Selling Your Practice: Part 2
Let's prepare for your practice sale.
Your broker will conduct a review of your practice and determine if it is generating enough income to make it worth selling. Not all practices are profitable enough to sell. They will require an exhaustive review of your numbers. During this time, you must provide financial information from the last three years, including tax returns, quarterly statements, payroll reports and bank statements for the last 36 months. On nights and weekends, you will spend time looking over every report your accountant sends; every payroll report, lease, equipment contract, tax report and vendor list. The process takes a considerable amount of time, but it must be done. If you leave this work to a spouse or staff member, your practice sale may never proceed. This is the phase where many practice sales falter.
Do not get overwhelmed by this arduous task. Realize that this is a critical part of the process, as the buyer's bank will need this information to make a decision as to whether your practice is profitable enough to justify offering a loan. That is why it is wise to do all of this before your practice enters the market. Preparing in advance will allow you to be ready to proceed once you find your buyer. If you don't, your potential buyer must wait for you to collect all of this data and, may potentially choose to purchase a different practice.
Your practice must not be just profitable enough to provide a potential buyer an income; it must be profitable enough to repay a loan of several hundred thousand dollars. You should be able to convince a bank that your practice is worth the risk that both the bank and buyer will assume.
Your potential buyer will receive copies of all of your financial documents. This is why when you start interviewing potential new owners, you must find someone who you both like and trust. They will have access to your tax returns, social security number, expense patterns and other private information. In short, they will have complete access to your financial history.
While you prepare these documents, you will have the luxury of time and privacy. This process will take several weeks or months. You have no deadlines except for those you place on yourself, and you still control who knows about your plans to sell your practice. Keep in mind that the longer you take to compile the required information, the longer it will be before you are able to sell your practice.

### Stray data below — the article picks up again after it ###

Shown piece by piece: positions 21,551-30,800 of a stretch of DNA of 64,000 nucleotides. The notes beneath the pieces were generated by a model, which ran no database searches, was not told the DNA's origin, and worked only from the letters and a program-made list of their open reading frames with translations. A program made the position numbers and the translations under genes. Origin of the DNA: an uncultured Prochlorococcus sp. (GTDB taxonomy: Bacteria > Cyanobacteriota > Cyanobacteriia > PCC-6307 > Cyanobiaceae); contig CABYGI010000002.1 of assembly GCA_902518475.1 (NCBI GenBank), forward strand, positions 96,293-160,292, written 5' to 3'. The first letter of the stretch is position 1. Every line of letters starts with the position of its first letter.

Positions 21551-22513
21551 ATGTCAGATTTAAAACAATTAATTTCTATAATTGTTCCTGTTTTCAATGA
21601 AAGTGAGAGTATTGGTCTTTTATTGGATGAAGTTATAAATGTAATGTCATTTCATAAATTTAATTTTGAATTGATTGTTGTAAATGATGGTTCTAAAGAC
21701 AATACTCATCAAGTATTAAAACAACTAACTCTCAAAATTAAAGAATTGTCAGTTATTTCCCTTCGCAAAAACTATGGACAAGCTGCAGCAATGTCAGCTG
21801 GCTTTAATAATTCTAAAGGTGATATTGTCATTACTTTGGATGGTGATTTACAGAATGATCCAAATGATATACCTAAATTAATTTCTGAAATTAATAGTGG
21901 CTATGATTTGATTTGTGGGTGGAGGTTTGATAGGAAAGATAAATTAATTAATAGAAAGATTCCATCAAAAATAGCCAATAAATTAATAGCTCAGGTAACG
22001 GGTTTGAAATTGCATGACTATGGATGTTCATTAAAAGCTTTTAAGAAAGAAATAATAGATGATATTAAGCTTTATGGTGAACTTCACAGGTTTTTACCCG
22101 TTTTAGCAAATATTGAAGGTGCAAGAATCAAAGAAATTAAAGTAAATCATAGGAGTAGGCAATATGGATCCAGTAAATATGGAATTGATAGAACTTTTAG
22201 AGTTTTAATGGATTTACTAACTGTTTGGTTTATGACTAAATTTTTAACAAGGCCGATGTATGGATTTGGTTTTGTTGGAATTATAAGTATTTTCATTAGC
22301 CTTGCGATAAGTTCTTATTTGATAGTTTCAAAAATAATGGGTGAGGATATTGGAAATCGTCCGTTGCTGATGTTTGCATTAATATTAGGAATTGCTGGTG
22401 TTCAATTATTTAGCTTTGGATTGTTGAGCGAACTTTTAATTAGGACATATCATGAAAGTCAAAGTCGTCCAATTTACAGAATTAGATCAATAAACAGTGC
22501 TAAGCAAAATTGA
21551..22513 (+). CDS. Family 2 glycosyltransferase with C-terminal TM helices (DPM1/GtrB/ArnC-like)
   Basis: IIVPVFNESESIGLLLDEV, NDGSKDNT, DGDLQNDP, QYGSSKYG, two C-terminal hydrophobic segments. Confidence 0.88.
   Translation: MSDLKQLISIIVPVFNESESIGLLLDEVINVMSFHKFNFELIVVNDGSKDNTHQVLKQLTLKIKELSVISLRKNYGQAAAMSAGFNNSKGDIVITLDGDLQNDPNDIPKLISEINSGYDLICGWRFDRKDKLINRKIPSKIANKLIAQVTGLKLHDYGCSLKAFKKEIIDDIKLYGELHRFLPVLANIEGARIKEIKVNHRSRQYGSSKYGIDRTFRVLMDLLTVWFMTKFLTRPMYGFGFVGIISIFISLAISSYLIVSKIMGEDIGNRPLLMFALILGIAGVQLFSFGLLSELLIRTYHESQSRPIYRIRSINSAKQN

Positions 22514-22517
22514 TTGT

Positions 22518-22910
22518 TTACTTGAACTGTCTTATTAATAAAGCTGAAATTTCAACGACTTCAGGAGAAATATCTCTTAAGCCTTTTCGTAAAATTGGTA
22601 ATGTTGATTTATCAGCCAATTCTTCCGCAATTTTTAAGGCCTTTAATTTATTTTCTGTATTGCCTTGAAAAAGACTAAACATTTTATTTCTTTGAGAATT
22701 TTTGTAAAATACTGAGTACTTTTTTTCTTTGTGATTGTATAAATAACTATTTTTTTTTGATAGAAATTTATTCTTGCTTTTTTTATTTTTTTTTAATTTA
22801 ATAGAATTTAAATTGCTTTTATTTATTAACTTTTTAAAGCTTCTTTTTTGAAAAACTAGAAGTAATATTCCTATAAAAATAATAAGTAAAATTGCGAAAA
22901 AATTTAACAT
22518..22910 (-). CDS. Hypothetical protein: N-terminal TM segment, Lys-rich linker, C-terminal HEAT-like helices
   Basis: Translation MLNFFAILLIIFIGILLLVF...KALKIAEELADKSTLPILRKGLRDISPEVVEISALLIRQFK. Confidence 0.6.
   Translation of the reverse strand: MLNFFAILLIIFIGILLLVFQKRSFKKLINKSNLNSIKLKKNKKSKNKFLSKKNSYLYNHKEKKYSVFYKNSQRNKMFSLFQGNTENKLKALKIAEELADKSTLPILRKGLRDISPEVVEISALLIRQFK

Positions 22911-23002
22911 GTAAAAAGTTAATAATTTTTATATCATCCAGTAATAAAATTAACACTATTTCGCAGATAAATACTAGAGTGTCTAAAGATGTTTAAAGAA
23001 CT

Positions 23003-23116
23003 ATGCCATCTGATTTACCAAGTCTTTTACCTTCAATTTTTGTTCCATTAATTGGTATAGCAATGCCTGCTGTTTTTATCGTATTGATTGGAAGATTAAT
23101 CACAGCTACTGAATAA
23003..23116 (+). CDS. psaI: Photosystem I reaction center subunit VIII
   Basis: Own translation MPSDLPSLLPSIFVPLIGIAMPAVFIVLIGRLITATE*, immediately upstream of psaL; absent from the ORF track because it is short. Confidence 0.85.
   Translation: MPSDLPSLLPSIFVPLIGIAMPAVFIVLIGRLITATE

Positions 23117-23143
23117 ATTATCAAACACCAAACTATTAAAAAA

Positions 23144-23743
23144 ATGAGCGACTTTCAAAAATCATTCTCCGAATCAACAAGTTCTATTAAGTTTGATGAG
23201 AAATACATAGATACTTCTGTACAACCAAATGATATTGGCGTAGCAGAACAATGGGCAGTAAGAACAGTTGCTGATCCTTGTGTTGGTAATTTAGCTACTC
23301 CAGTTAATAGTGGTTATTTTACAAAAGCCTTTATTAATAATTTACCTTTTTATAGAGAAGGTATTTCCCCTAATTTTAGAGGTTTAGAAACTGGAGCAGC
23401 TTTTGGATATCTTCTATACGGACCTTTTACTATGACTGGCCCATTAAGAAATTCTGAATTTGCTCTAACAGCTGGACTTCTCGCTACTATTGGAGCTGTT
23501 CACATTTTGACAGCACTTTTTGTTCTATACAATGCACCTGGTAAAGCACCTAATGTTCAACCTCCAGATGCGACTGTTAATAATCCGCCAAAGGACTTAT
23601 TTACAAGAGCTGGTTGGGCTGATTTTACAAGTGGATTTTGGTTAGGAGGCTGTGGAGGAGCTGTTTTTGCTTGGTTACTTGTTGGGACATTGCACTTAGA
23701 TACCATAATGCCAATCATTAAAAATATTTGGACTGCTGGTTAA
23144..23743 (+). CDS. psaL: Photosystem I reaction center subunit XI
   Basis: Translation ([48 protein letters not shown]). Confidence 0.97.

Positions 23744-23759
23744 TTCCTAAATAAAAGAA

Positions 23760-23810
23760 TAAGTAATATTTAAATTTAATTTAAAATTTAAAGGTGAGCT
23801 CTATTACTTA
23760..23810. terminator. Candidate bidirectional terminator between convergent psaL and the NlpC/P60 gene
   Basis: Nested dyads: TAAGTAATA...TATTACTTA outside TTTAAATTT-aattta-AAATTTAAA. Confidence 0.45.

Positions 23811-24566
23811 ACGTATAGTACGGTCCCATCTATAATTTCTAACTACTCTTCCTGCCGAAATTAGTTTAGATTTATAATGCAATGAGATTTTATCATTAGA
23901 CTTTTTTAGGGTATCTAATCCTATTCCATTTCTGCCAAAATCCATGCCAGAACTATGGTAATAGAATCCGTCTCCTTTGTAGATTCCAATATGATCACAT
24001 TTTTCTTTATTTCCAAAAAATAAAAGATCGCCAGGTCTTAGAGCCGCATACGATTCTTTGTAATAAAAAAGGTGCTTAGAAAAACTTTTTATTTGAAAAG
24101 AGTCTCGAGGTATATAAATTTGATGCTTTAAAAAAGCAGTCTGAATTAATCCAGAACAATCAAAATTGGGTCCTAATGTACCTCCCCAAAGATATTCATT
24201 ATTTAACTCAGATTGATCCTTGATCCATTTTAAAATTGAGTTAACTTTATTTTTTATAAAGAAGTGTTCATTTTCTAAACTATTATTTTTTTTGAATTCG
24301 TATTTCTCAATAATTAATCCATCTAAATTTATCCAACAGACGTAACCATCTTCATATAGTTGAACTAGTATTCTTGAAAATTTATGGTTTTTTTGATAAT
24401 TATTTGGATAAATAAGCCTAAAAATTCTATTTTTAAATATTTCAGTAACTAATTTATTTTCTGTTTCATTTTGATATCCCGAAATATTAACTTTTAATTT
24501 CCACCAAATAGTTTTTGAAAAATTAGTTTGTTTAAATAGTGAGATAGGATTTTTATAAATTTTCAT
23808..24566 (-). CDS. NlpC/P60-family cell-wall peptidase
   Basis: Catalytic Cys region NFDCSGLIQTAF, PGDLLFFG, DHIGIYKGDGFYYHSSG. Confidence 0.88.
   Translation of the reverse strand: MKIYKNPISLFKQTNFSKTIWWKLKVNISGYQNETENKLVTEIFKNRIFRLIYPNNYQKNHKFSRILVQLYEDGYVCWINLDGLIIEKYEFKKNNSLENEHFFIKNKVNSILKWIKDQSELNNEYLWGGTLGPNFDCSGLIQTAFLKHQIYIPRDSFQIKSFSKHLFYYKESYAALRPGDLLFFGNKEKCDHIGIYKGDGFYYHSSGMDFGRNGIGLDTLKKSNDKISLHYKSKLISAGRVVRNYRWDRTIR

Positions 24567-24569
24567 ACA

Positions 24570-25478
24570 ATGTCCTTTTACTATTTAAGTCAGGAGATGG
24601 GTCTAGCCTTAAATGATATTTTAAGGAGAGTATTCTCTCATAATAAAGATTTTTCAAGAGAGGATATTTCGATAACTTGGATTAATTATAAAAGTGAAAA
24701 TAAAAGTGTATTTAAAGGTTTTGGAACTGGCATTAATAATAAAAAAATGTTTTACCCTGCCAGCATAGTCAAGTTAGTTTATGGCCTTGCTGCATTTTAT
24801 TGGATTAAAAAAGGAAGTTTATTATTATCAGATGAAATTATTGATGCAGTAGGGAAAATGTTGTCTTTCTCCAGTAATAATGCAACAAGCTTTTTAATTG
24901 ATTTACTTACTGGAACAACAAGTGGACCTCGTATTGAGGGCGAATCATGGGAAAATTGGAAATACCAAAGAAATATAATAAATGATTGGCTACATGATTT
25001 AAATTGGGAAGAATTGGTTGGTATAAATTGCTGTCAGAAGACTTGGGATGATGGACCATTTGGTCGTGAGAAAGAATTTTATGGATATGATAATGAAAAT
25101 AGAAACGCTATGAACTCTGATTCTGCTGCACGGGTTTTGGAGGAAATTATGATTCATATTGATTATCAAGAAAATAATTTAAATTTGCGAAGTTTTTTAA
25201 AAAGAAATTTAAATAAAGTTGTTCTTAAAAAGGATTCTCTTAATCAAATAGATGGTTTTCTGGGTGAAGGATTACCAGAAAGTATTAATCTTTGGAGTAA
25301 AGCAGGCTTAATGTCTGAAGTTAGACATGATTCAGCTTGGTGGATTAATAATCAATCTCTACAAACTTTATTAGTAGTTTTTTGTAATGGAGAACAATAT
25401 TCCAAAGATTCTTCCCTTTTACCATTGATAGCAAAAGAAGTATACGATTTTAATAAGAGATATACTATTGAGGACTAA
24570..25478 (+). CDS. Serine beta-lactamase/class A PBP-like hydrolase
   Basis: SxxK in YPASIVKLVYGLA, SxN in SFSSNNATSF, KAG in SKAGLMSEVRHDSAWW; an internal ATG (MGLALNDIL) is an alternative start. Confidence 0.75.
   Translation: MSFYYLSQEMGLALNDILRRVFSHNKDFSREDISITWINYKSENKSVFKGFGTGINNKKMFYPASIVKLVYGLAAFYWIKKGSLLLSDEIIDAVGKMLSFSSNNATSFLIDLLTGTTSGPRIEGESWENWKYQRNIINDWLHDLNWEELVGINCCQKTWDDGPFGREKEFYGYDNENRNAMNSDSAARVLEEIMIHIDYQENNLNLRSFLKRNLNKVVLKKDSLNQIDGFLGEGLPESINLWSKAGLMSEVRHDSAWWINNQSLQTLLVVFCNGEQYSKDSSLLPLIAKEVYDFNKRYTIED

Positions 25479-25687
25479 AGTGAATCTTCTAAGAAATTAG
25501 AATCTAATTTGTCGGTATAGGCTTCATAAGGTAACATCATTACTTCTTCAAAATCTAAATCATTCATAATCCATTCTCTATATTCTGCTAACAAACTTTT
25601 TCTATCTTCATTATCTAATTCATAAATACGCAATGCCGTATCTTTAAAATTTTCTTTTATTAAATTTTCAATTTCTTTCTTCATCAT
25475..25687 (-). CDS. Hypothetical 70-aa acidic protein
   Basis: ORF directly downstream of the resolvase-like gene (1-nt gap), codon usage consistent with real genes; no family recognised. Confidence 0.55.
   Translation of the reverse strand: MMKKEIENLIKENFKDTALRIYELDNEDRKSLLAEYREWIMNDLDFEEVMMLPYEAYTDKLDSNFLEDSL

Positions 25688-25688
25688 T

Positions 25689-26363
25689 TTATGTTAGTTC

When this work is complete, it is time to place your practice for sale. Once your practice is released on the marketplace, you surrender control of who knows your practice is for sale. Your dental labs, your supply company representatives and other dentists in your community will learn about your sale. Just like a home sale, your office listing is placed online, and anyone can see it.
It is imperative to let your staff know of your plans before the practice is for sale. This is very important. This decision will affect their livelihood too, so anticipate the possible emotional responses that such a major change can elicit — tears, anxiety or anger. You owe it to your staff to make sure that they not only hear the news from you, but that you also give them a few days to process it. If you do not, you risk sabotaging your practice sale before it even begins.
When you finish collecting financial data and informing your friends, staff and family, prepare to start meeting some prospective buyers. The next step will be considering the possible outcomes for your practice once someone else is in command.